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U.S. President Joe Biden holds virtual talks with Russia's President Vladimir Putin amid Western fears that Moscow plans to attack Ukraine, as Secretary of State Antony Blinken listens with other officials during a secure video call from the Situation Room at the White House in Washington, Dec. 7, 2021.HANDOUT/Reuters

It was hard to avoid thoughts of the Cuban Missile Crisis when the presidents of the United States and Russia met on Tuesday. Their “virtual summit” was ostensibly to resolve a looming military confrontation in which a large part of the Russian army has massed on the Ukrainian border and has made itself appear poised to invade within weeks. Ukraine has become a proxy war, Cold War-style, and this was the inevitable meeting of the men who hold the proxies.

Both Joe Biden and Vladimir Putin knew what they were doing in turning a complex European situation into what suddenly looks like a pure Washington-Moscow showdown. Mr. Putin has managed to draw the U.S. into the centre of Eastern European skirmishes that had previously been the purview of the European Union and Ukraine itself, and thus to portray himself within Russia as someone who is a strategic equal to the U.S. President.

Mr. Biden, stinging from the humiliations of the Afghanistan withdrawal and from Mr. Putin’s successful manipulation of U.S. elections, is attempting to be the democratic figure who averts a war, brings feuding European allies together and contains a menacing Russia.

Both presidents are also aware, however, that this is not the same as the Soviet-American showdowns of the 20th century – and the awkward stalemate resulting from this week’s summit reflects that mutual knowledge.

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Mr. Putin knows that Washington is not prepared to commit its military, either alone or through NATO, fully to Ukraine’s defence. He’s aware that Mr. Biden’s generals regard the risk of a Chinese attack on Taiwan as a far more important priority and, after the Iraq-Afghanistan debacle, will not get caught in a two-conflict world again. Although the Russian president and his generals have repeatedly claimed that the massing of troops is necessary because an American-armed Ukraine is poised to attack Russia, this is self-evidently nonsense. He can safely poke at the border and stir up violent chaos there, as he has since 2014, because he knows that Ukraine is not really the U.S. puppet he claims it is.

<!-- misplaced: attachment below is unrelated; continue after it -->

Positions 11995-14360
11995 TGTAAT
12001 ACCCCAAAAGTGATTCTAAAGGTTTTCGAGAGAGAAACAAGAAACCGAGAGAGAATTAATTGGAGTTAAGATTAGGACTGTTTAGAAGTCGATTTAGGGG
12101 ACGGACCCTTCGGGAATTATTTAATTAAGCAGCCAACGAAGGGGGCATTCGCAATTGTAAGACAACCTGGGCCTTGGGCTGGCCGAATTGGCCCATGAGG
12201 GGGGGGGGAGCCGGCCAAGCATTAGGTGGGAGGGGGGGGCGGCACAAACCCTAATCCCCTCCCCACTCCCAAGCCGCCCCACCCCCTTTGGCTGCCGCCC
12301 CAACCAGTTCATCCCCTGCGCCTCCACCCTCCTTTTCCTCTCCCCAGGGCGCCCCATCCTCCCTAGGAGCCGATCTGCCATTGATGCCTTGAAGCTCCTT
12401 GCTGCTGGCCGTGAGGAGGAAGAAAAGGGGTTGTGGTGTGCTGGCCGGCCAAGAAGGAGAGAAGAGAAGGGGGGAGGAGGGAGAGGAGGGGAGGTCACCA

Mr. Biden, meanwhile, knows that his Russian counterpart stands to gain a lot more by acting as if he’s about to march on Kiev, and in the process drawing the U.S. into the conflict, than by fully doing it. That’s partly political reality – a full-fledged retaking of Ukraine would be another quagmire for Moscow on the scale of its own 1980s Afghanistan catastrophe, but much more visible and expensive.

And such an invasion would also defy physical military reality: As a recent strategic analysis by a U.S. military figure showed, the Russian military, while extensive and well armed, is almost entirely dependent on railway-based deployment, which would make it difficult for any attack to reach far beyond Russia’s borders without a months-long pause. The idea of Moscow snapping up all of Ukraine as a sudden fait accompli, never mind the Baltic states or other former Soviet territories, is not a plausible threat. The only plausible strategic goal is more chaos.

The awkward fact that both leaders are aware of, but dare not mention, is that Ukraine is its own place. Mr. Biden’s peace strategy is built on $2.5-billion worth of high-tech arms supplied to Ukraine, but also on his hope that Ukrainian President Volodymyr Zelensky will finally agree to submit to the humiliating terms of the Minsk peace process, which would give Russia some influence in the eastern Donbass region. Mr. Putin’s claims are built on the notion that Ukrainians are basically just Russians, and after another invasion would eventually be happy again with Moscow’s rule. Neither view reflects reality, and both leaders know they could end up stymied by the reality of a very independent, very European-minded, very unbiddable Ukraine.

At the moment, the short-term points go to Mr. Putin, for whom the mere appearance of a 1960s-style superpower conflict – in an era when Russia is very far from being a superpower – is a political win.

Mr. Biden is playing a longer game, and its success depends on whether the compromises he made on Tuesday really do end up creating a sustainable peace for Ukraine (never mind the question of whether Ukraine will ever get Crimea back). The American strategy also depends on whether the meeting produces a united response from Europe – and especially from Germany, which has been unwilling to punish Russia for its earlier attacks on Crimea and eastern Ukraine with meaningful sanctions. Key is Mr. Biden’s threat to have Europe cancel the Nord Stream 2 gas pipeline if Russia meddles with Ukraine again. Here, he is gambling that the new German Chancellor, Olaf Scholz, will be willing to harm Germany’s short-term financial and energy security in order to really punish Russia.

The wild card in this is the two presidents’ levels of desperation. Mr. Biden cannot endure another Afghanistan-scale failure. Mr. Putin has less to lose, but is betting his future on his image as a restorer of mythical Russian greatness. The difference between a symbolic proxy war and a real one can be found in the depths of that desperation.

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